South African television viewers seem to be lapping up British programming, if ITV Choice’s showcase of its upcoming shows is any indication. Michael Bratt attended the event, to find out what new programmes viewers can look forward to, what the appeal of British television is for the South African audience, and why ITV Choice is investing so much time and resources into the African market.
Held at The Venue at Melrose Arch, the highlight of the showcase for most attendees was the appearance of acclaimed British actor Martin Clunes, star of such shows as Men Behaving Badly and currently Doc Martin. Ian Royce was the emcee for the event and started off proceedings with light-hearted banter, which included selfies with audience members and him calling people’s fathers on their phones. More hilarity followed as Martin Clunes took to the stage to be interviewed by Jenny Crwys-Williams.
Why pick South Africa?
After the formalities, attendees got to mingle, during refreshments, with ITV representatives. ITV entered the South African market in May 2015 and since then has doubled both its ratings and number of viewers. Speaking to The Media Online, Katherine Wen, Channel Director at ITV explained why the self-proclaimed “most popular broadcast channel in the UK” chose the South African market, “We try to find regions where there is a natural affinity for British content, because our focus is very much on bringing the best of British entertainment. Also because it’s a major English speaking market so naturally we thought our content would translate better to this market. So it’s, is the audience a good match for the type of content that we would bring. South Africa seemed to tick the boxes.” ITV concluded a partnership with DStv for the latter to host the former’s channel on its platform. This means that ITV is also accessible in all the other African markets that DStv has a presence in. The British broadcaster did not get it right straight away. Wen admits that it took some time to tweak the programming to get it right for the South African audience, citing The Jeremy Kyle Show as one example of where programming was not well received. “If we had a second channel, maybe a younger skewed channel maybe it [The Jeremy Kyle Show] would work. But I think on this channel where it’s all about warm, home, family it just didn’t really work,” she explains.
Format differences between British broadcasters
Wen also touched on the success of ITV, comparing its format to that of the other major British broadcaster present in the market, the BBC. “The BBC has taken a much more genre based approach to each of their channels … ITV is about general entertainment where you can decide to stick on ITV and get that whole breadth … We’re not about just drama, just lifestyle, we want to offer something for everyone. So that definitely differentiates us in the market … It’s about great powerful stories, really talented, funny presenters, curating subjects of popular interest. We have that freedom. We don’t have to be too serious. It makes it more fun.” She adds that ITV is looking into the possibility of adding more channels in the South African market (like BBC has) particularly one that targets a younger audience.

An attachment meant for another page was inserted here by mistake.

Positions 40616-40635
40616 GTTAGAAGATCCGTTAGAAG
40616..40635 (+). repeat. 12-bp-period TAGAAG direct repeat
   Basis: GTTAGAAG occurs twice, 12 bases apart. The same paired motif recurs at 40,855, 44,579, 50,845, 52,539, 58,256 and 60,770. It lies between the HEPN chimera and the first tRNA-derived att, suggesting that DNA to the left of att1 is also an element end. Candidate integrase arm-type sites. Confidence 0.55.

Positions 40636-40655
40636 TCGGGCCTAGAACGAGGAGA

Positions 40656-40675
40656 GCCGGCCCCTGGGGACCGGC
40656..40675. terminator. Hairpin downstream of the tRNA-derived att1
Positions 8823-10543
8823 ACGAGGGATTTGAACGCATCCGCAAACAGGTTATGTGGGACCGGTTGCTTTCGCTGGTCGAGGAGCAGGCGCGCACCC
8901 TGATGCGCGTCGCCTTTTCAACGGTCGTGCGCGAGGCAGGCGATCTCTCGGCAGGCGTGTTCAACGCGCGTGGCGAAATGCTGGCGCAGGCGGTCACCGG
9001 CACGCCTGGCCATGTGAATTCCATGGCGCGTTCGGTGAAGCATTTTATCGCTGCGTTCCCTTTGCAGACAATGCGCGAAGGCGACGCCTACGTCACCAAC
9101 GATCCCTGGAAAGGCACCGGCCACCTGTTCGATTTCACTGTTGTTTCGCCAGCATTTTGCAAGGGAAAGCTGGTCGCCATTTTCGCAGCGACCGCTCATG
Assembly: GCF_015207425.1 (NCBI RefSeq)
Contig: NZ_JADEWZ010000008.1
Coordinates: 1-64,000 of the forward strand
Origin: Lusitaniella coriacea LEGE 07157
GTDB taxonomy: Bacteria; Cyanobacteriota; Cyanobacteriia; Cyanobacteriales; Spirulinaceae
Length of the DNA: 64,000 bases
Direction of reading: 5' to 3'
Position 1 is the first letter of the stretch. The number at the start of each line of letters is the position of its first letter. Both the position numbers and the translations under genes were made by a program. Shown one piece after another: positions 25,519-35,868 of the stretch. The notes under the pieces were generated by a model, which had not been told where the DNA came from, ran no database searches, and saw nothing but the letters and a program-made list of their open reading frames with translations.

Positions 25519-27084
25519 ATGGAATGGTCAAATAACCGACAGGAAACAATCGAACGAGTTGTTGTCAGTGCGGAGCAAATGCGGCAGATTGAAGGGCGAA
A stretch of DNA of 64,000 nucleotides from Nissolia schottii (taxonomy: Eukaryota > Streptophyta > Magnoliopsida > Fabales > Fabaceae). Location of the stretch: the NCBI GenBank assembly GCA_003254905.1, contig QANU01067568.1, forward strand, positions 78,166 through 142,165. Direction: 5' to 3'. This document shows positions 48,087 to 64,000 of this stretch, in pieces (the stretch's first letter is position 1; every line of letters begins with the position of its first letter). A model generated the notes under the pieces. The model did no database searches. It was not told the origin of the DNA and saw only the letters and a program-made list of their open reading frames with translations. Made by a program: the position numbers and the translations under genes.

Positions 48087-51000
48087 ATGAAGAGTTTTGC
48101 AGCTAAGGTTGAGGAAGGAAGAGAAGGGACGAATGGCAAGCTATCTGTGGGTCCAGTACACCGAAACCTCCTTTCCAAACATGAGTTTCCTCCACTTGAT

Creating a family feeling with the audience
Since launching in South Africa, the British broadcaster has been focusing on three key areas to attain growth, identity, content, and audience. The latter has been heavily influenced by social media, a mechanism that ITV has used to gauge the personality of its viewers and what their needs and wants are. Feedback from its partner DStv has also allowed ITV to gain a better understanding of its audience. “We have really focused on trying to get to know our audience. ITV viewers are passionate about our content. They spend a lot of time watching our channel, spending on average 55 minutes per day watching. They love being challenged by quiz shows. They feel like they have a personal relationship with the channel and engage a lot on social media,” Wen says.
The best of British programming
During the showcase ITV unveiled eight of its premier programmes; newly launched Victoria, Poldark, Cold Feet, Benidorm, The Chase, The Jonathan Ross Show, Long Lost Family, and of course Doc Martin, whose star Martin Clunes was in attendance. During his interview with Jenny Crwys-Williams, he revealed some fascinating insights into the show. These include; the show puts a lot of money into the local economy of the town where filming takes place (including a trust being set up where a percentage of the overseas sales goes to works that benefit the local economy), Clunes’ wife is a producer on the show, Clunes looks up how operations are performed on YouTube, and the show is based on a film called Saving Grace. Speaking on the appeal of Doc Martin Clunes says, “We resolve something at the end of each week, there’s something about the containment of a small community that audiences have liked. And there’s something about him, the English want a man in a suit who can fix everything but also smash into a door frame which Doc Martin gives you both.”
Speaking to The Media Online after the event, Clunes explained more about his relationship with ITV, “They [ITV] have always shown great faith in me … you can get nurtured at ITV in a way that people don’t really have time to in a lot of places. I was really lucky because of that. BBC, everyone is too busy nurturing themselves or watching their backs, but at ITV because it’s commercial it’s quite black and white, if people watch it then it stays, but if people don’t watch it then it is off, because they have to sell advertising. It’s quite nice to have that breath of fresh air, it’s very clear thinking. Now I have been there for so long, they’ll have to shoot me to get rid of me.”
Follow Michael Bratt on Twitter @MichaelBratt8
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